Employers recognize the impact of employee mental health
When the pandemic shutdown began in March 2020, employers were primarily concerned with productivity and revenue. By summer, people were starting to feel the emotional effect of isolation, healthcare fears, social unrest, and unsustainable routines. We started to hear news from mainstream media about how the pandemic was taking a toll on employee mental health. By the end of the year — when we were still hunkering down at home — it was clear that significant, permanent additions were needed for mental health benefits.
The risks of not addressing this problem were great. Employee burnout had dramatically increased. Productivity levels were inconsistent, and what little revenue was still coming in was in jeopardy. Employee retention became a top issue for the HR team. It became essential for employers to find additional resources for their employees to help them get through these tough circumstances.
Expanding mental health benefits
During the pandemic, nearly 40% of employers enhanced their mental health or well-being benefits. Many companies already had employee assistance programs (EAPs) in place, but few employees knew about them or what support they offered, so HR teams ran campaigns to bring awareness to new and existing benefits.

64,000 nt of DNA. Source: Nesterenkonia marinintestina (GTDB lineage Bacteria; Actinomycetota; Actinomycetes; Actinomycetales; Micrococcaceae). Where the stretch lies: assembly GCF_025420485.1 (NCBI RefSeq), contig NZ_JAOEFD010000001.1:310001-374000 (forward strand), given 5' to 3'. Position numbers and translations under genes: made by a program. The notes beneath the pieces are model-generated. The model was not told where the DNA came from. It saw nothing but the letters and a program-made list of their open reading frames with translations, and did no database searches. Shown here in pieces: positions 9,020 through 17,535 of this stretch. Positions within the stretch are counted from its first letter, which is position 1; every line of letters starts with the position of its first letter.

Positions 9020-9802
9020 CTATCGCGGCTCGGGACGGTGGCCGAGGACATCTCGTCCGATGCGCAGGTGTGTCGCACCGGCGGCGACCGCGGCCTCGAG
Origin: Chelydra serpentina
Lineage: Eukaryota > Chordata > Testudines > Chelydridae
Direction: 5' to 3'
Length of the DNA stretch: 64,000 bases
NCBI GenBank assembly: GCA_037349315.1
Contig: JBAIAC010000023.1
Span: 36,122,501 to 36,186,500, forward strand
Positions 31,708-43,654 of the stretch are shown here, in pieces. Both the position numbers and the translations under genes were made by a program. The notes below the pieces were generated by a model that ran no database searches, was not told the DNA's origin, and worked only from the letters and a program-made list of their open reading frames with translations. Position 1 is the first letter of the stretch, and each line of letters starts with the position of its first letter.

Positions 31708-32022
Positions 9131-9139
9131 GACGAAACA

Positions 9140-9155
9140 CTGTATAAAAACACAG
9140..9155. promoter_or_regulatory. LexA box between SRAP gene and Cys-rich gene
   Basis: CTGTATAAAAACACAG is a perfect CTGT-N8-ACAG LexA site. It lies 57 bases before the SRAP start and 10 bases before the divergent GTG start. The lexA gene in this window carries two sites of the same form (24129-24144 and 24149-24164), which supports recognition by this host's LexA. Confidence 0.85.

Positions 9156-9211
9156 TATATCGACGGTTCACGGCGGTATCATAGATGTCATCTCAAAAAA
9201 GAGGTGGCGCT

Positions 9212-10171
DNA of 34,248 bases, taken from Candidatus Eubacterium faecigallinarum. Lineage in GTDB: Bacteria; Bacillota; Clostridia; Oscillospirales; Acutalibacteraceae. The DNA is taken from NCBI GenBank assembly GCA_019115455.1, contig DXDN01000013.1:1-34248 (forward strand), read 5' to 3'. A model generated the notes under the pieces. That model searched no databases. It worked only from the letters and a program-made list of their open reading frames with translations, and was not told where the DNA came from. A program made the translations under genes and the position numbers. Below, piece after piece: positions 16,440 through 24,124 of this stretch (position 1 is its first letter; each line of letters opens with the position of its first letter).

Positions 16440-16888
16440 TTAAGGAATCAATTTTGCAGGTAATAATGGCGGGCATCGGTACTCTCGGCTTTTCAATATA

Some of the mental health benefits that were enhanced or added included:
- Counseling through the employee assistance program (EAP)
- Online therapy sessions through a telehealth provider
- App-based solutions for mental health, meditation, sleep, and relaxation
- Onsite yoga, meditation, or mindfulness sessions
- Workshops and webinars about emotional resilience
Many of these programs were free or heavily subsidized by the employer.
Increasing access to mental health providers
More than half of Americans have employer-provided coverage for their healthcare needs. Having mental health providers included in that coverage is a straightforward way to provide millions of people with access to mental health treatment and support. However, people still struggle to get the care they need.